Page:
How Telemedicine Addresses The Diabetes Epidemic

This is where telemedicine, a low-cost alternative, can be a helpful intervention to combat the diabetes epidemic, as it has been shown to provide consistently high-quality, high-value primary care while tackling both disease management and prevention.20,21 Telemedicine provides better continuity of care for individuals of all ages and particularly those that come from underserved backgrounds, which fits the demographics of the Navajo Nation. Not only does telemedicine improve access to care by eliminating distance barriers and providing availability to providers, but it has also been shown to improve health literacy.

Focused telemedicine that improves PCP access can significantly improve diabetes outcomes in the rural Navajo Nation. With chronic diabetes management focused on evaluative and management (E&M) services instead of procedural services, telemedicine is positioned perfectly to address chronic diabetes. Though there are some in-person tests for diabetes such as an HgbA1C (hemoglobin A1C) test, these tests can often be performed with home test kits and results can be interpreted over the phone.22 Many studies have shown a significant improvement in continuity of care of up to 50% for diabetes management with the use of telemedicine.20,23-25 Meanwhile, other studies indicate a 15% reduction in baseline HgbA1C levels with telemedicine. Moreover, a well-designed telemedicine system can compensate for the acute shortages of physicians, especially as we see the PCP-per-capita ratio dipping to record lows in the Navajo Nation.26,27 It can efficiently provide diabetes management services to many patients since visits can be shorter, and this allows existing physicians to have a greater bandwidth.28,29 Meanwhile, physicians can care for their patients at any geographical location, including across state lines. This way, the Navajo Nation can access physicians in neighboring states such as Arizona, Utah, Colorado, and New Mexico.30 This new influx of PCP availability will allow for quality care of diabetes at a significantly lower cost than traditional visits.31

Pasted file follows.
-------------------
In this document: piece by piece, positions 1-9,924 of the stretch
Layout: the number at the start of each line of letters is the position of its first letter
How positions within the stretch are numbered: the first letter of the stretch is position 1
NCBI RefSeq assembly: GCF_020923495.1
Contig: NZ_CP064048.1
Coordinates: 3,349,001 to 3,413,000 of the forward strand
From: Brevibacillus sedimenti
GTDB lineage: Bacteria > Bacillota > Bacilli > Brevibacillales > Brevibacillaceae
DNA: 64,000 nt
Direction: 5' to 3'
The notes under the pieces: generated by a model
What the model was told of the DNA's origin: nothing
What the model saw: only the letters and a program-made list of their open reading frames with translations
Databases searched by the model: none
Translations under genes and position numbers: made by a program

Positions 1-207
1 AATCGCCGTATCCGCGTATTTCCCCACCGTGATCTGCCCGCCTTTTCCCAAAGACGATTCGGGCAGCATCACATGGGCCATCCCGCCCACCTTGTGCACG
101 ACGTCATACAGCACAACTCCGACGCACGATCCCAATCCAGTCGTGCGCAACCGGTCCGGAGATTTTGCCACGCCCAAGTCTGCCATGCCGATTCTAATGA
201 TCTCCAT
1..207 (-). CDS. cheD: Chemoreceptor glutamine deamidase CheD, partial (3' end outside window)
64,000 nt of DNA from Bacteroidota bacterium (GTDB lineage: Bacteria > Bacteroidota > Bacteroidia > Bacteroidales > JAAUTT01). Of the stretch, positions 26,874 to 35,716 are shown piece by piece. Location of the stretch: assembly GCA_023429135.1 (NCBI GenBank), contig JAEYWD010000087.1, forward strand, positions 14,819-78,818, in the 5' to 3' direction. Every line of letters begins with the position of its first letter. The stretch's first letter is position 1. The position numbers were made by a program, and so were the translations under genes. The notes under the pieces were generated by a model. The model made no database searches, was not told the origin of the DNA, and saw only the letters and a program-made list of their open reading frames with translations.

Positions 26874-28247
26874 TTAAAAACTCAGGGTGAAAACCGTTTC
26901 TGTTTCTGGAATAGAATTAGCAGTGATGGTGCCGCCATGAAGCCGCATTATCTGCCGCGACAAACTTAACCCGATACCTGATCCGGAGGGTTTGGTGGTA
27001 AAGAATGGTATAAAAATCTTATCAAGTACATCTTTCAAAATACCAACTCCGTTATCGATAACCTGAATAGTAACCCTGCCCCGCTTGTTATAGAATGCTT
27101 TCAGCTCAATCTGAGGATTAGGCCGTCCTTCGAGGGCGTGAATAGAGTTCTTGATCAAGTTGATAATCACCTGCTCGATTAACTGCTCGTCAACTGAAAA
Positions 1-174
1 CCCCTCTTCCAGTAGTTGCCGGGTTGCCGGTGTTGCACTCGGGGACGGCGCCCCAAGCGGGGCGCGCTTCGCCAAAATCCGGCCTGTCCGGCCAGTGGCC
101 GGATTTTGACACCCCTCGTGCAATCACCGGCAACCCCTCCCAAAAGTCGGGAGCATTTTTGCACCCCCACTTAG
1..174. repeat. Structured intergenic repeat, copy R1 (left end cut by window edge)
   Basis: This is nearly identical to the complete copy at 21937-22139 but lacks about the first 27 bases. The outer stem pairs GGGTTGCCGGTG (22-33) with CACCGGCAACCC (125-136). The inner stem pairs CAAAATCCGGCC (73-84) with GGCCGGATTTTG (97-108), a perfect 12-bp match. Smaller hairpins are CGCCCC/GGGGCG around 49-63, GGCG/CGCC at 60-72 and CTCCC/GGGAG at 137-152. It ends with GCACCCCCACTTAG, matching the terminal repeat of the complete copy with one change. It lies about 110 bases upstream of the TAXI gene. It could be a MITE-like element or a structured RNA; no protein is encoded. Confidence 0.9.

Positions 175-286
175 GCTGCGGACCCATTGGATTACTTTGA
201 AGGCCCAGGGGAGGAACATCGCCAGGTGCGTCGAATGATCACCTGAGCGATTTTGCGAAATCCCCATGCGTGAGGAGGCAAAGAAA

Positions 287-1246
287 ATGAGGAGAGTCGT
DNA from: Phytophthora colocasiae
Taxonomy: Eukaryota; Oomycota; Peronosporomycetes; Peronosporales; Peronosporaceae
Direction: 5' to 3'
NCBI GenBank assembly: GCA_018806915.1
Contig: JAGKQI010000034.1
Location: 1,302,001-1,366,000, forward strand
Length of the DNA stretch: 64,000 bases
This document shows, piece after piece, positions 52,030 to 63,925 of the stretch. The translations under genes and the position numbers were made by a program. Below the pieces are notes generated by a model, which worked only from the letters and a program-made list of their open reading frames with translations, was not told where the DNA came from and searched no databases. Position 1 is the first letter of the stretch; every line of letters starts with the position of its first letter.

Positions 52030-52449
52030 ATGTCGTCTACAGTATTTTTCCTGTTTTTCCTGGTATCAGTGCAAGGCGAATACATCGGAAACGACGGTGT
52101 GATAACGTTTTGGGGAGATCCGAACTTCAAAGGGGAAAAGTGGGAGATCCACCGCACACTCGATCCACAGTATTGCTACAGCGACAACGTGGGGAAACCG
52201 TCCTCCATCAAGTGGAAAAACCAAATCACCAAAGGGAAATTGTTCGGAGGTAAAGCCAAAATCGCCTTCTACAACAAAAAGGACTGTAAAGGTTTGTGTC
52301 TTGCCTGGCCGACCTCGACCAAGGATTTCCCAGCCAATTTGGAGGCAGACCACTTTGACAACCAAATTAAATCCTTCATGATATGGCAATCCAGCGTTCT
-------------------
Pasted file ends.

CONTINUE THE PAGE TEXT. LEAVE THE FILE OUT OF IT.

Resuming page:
Finally, health literacy can dramatically improve when providers include the topic in these new PCP telemedicine visits which can address both disease management and prevention.32 For example, health education integrated into telemedicine can improve disease recognition, symptom management, and appointment cadence.31 Through teaching about risk factors such as a healthy diet, exercise, and weight loss, doctors can instill significant behavioral changes to address diabetes risk factors. Studies have shown an uptake of preventative behaviors with the adoption of telemedicine in rural areas, which may greatly abate the issue of diabetes in the Navajo Nation.33


Conclusion and Implications

Overall, PCP-focused telemedicine that includes diabetes management and preventative health literacy measures will vastly benefit the Navajo Nation in tackling the diabetes epidemic. Investment and continual funding of telemedicine should prove fruitful, and further studies should be implemented to analyze the effect. Ultimately, similar practices can and should be implemented in other Native reservations across the nation that face a similarly disproportionate burden of diabetes.